Sometimes the quantity of ketone bodies in our blood system may skyrocket beyond what is considered as normal. At this state, you are termed to be in the metabolic state of ketosis. To be in the ketogenic state simply means that your lipid energy metabolism has not undergone any alterations. At this point, your body turns to your body fat to break it down for the energy required to keep the normal functions up and running. A ketogenic diet refers to any meal that orients your body to burn fat for energy production. It comes with both pros and cons.
Pros of Ketogenic Diet
- Burning Fats: If you consume ketogenic diet, it improves* your body’s ability to exploit stored fat for energy production. You body’s ability to convert fat into fuel decreases* if you consume a meal that is rich in carbohydrates. However, in the state of ketosis, your body has no option other than turning to fats for fuel.
- Aids Excretion Of Ketones: When in a state of ketosis, your body is no longer in need of ketones and, therefore, has to be excreted via urine as a waste product. This implies that your urine will constitute body fat. The best thing about this is that your body no longer requires storing energy substrates for future use.
- Protein Sparing Effect: Let’s assume that you ingest an adequate amount of protein and calories in your diet. When your body is in the ketosis state, it would go for ketones rather than glucose. Because your body contain high amount of fat, there won’t be any need for protein oxidation to produce glucose through a process known as gluconeogenesis. This means protein will be used in other functions in your body.
- Lowers Insulin Levels: A decrease* in insulin levels in your system promotes* lipolysis and release of free glycerol. This is in contrast to when you ingest a normal diet when the insulin levels rise to the peak. High levels of insulin block lipolysis are inhibiting the use of fats for energy production. Additionally, low insulin levels favor the release of hormones such as the growth hormone.
- Decreases* Appetite: In the state of ketosis, you are less likely to feel hungry. You be able to survive on a low calorie diet and won’t feel hungry like when you consume meals rich in carbohydrates.
Is There Any Evidence?
Insulin, blood glucose levels, and glucagon are the key players when it comes to controlling the state of ketosis. Pancreas secretes insulin in the presence of carbohydrates. Its purpose is to regulate blood glucose level by pushing the blood glucose into the cells. Reduction* in insulin levels would mean an increase* in blood glucose, which is unhealthy for the body.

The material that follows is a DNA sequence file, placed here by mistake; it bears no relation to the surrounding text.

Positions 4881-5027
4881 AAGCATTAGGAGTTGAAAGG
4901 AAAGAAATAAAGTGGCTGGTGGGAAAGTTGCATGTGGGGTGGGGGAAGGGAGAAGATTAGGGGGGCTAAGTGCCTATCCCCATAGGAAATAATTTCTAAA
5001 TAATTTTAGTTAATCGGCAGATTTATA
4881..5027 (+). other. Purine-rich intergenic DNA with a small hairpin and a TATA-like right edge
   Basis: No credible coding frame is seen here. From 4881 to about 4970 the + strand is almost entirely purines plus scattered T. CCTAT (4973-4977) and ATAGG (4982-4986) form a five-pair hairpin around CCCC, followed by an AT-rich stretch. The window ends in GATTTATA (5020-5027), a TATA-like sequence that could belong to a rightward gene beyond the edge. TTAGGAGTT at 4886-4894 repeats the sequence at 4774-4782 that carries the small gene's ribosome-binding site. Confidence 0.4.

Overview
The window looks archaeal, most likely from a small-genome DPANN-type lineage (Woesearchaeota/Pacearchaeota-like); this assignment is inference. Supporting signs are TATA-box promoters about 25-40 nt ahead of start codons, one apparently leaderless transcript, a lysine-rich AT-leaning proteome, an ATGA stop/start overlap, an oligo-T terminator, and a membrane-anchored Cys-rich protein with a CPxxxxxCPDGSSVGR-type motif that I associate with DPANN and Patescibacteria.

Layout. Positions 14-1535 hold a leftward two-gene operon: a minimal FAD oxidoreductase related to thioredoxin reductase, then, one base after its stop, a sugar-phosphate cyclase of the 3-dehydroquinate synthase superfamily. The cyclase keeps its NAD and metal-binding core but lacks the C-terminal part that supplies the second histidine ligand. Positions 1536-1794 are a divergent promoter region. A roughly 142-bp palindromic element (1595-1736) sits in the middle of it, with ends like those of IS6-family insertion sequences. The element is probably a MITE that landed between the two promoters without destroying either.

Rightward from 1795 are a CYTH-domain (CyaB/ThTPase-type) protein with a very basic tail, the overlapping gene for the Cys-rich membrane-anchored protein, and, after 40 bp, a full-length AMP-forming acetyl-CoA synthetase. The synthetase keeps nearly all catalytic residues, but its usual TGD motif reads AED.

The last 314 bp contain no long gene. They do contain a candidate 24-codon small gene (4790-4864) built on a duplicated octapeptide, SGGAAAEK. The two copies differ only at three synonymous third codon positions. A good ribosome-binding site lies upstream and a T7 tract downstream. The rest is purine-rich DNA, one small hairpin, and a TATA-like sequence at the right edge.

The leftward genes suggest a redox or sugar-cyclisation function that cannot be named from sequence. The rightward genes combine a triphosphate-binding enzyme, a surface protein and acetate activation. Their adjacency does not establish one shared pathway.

On the other hand, glucagon is insulin’s antagonistic hormone that is also secreted by the pancreas following a decrease* in insulin levels. This occurs when you skip meals or eat fewer carbohydrates for a long duration. The pancreas releases glucagon to break down stored glycogen in the life into more usable form. When this continues, glycogen becomes depleted. There comes in the metabolic state of ketosis where the pancreas now turns to fat for energy production.
Cons of Ketogenic Diet
Although the benefits of ketogenic diet outweigh the disadvantages, some health experts argue that it comes with a few pitfalls which include:
- Triggers Fatigue And Brain Fog: Once you resort to a ketogenic diet, there is a likely that you will experience fatigue and brain fog for the first few weeks during the metabolic shift. However, your body will have more energy once it gets used to manufacturing ketones as the main source of energy. You will no longer have to experience blood sugar fluctuations.
- Altered Blood Lipid Profile: This is a major concern in people in ketogenic diet because of the fluctuations in the amounts of fat in the diet. However, the diet can be focused on eating healthy fats instead of relying eggs, butter or bacon. Statistics indicate that alteration in blood lipid profile lowers cholesterol levels in some people whereas it peaks in others.
- Triggers Micronutrient Deficiencies: Due to restriction of carbohydrates in ketogenic diet, micronutrient deficiencies can result. To prevent this from happening, you should focus to taking high quality multivitamin/mineral supplements twice every day. In addition, use fiber supplement to ensure that your digestive system stays healthy throughout.
- Triggers Ketoacidosis: If the level of ketones in your blood skyrockets, ketoacidosis may occur because ketones are acidic in nature. This means your blood pH could become lower which can spell death. However, this should not be a major concern if you are not diabetic. Your blood sugar levels are always under control, and your body will only allow many ketones to be produced at one time. However, if you are diabetic, your blood sugar can go as high as 300-2000mg/dl from the normal level of 80-120. When this happens, there is low insulin to glucagon ratio which can trigger ketoacidosis.
The Ketogenic diet can be a great way to lose* weight for some people but not everyone. Although it has many benefits that outweigh the pitfalls, it is important to take care when you are switching to such a diet. It is thus advisable to consult with your health care provider before making the big move. Be ready to face some challenges after you turn to ketogenic diet. Be ready to enjoy many health benefits if you stick to this carbohydrate restricting diet.
- Bravata DM, Sanders L, Huang J, et al. Efficacy and safety of low carbohydrate diets: a systematic review. JAMA 2003
- The Ketogenic Diet: A Complete Guide, Lyle McDonald
- Freeman J, Veggiotti P, Lanzi G, Tagliabue A, Perucca E.The ketogenic diet: from molecular mechanisms to clinical effects.
- Klein S, Wolfe RR. Carbohydrate restriction regulates the adaptive response to fasting.
- Crowe TC. Safety of low-carbohydrate diets. Obes Rev 2005